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Supravital staining

. The reticulocytes are the cells with the dark blue dots and curved linear structures (reticulum) in the cytoplasm.]] Supravital staining is a method of staining used in microscopy to examine living cells that have been removed from an organism. It differs from intravital staining, which is done by injecting or otherwise introducing the stain into the body. Thus a supravital stain may have a greater toxicity, as only a few cells need to survive it a short while. The term " vital stain" is used by some authors to refer specifically to an intravital stain, and by others interchangeably with a supravital stain, the core concept being that the cell being examined is still alive. As the cells are alive and unfixed, outside the body, supravital stains are temporary in nature. The most common supravital stain is performed on reticulocytes using new methylene blue or brilliant cresyl blue, which makes it possible to see the reticulofilamentous pattern of ribosomes characteristically precipitated in these live immature red blood cells by the supravital stains. By counting the number of such cells the rate of red blood cell formation can be determined, providing an insight into bone marrow activity and anemia. This is in contrast to vital staining, when the dye employed is one that is excluded from the living cells so that only dead cells are stained positively. (Vital stains include dyes like trypan blue and propidium iodide, which are either too bulky or too charged to cross the cell membrane, or which are actively rapidly pumped out by live cells.) Supravital staining can be combined with cell surface antibody staining ( immunofluorescence) for applications such as FACS analysis. Immunofluorescence can also be done within the interior of live cells by reversible cell permeabilization using the detergent Triton X-100. Adjusted carefully to the appropriate concentration for the number of cells, the pretreatment can permit access of molecules between 1 and 150 kilodaltons to the interior of the cell. Although antibodies may be used in a similar way in this context, the term "supravital stain" is typically reserved for smaller chemicals which possess suitable properties intrinsically.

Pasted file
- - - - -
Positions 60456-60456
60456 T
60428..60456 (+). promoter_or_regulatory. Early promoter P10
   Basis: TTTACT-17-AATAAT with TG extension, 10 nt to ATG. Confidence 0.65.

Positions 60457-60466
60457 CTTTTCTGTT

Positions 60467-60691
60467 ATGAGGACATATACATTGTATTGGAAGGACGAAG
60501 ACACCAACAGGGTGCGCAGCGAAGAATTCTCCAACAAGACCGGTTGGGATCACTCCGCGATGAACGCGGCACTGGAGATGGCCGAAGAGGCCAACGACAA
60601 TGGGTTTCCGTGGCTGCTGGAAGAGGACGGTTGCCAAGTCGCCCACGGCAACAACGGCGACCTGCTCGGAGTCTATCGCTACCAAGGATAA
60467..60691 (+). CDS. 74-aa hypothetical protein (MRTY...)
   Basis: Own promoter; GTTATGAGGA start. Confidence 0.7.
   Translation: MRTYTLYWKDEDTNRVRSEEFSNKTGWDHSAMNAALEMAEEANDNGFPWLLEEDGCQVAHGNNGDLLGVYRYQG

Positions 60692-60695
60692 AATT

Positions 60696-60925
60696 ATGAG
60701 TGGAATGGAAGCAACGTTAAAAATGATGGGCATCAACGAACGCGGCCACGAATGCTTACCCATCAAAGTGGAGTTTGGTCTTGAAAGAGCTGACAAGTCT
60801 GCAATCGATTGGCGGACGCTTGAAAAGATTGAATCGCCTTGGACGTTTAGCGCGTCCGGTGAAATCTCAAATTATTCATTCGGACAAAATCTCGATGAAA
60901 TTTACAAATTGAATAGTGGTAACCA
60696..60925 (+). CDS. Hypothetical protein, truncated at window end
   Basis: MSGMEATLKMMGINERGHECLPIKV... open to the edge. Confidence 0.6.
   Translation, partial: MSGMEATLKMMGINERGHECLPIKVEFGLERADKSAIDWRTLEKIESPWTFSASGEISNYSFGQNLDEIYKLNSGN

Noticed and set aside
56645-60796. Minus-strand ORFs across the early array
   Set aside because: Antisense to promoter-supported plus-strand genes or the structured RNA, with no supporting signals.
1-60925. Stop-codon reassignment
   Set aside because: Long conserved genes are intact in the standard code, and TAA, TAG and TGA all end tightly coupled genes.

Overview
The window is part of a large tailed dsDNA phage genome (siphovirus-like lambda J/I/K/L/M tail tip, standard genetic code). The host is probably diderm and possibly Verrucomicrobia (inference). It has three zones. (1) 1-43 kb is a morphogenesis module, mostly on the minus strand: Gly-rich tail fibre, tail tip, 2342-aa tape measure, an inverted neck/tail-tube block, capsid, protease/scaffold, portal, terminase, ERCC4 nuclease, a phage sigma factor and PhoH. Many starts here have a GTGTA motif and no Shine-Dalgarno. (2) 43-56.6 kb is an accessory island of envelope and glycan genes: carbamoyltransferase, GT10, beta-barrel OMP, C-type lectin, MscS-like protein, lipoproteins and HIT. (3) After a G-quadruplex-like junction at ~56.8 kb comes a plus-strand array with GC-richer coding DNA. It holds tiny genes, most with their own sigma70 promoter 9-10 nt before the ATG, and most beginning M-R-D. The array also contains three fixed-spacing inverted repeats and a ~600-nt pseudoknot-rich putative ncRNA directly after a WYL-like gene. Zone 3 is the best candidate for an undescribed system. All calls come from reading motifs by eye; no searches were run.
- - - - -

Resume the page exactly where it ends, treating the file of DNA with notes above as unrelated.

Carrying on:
Examples of common supravital dyes

Supravital dyes for RBCs: 2011 Hematology, Clinical Microscopy, and Body Fluids Glossary by CAP

References

"green air" © 2007 - Ingo Malchow, Webdesign Neustrelitz
This article based upon the http://en.wikipedia.org/wiki/Supravital_staining, the free encyclopaedia Wikipedia and is licensed under the GNU Free Documentation License.
Further informations available on the list of authors and history: http://en.wikipedia.org/w/index.php?title=Supravital_staining&action=history
presented by: Ingo Malchow, Mirower Bogen 22, 17235 Neustrelitz, Germany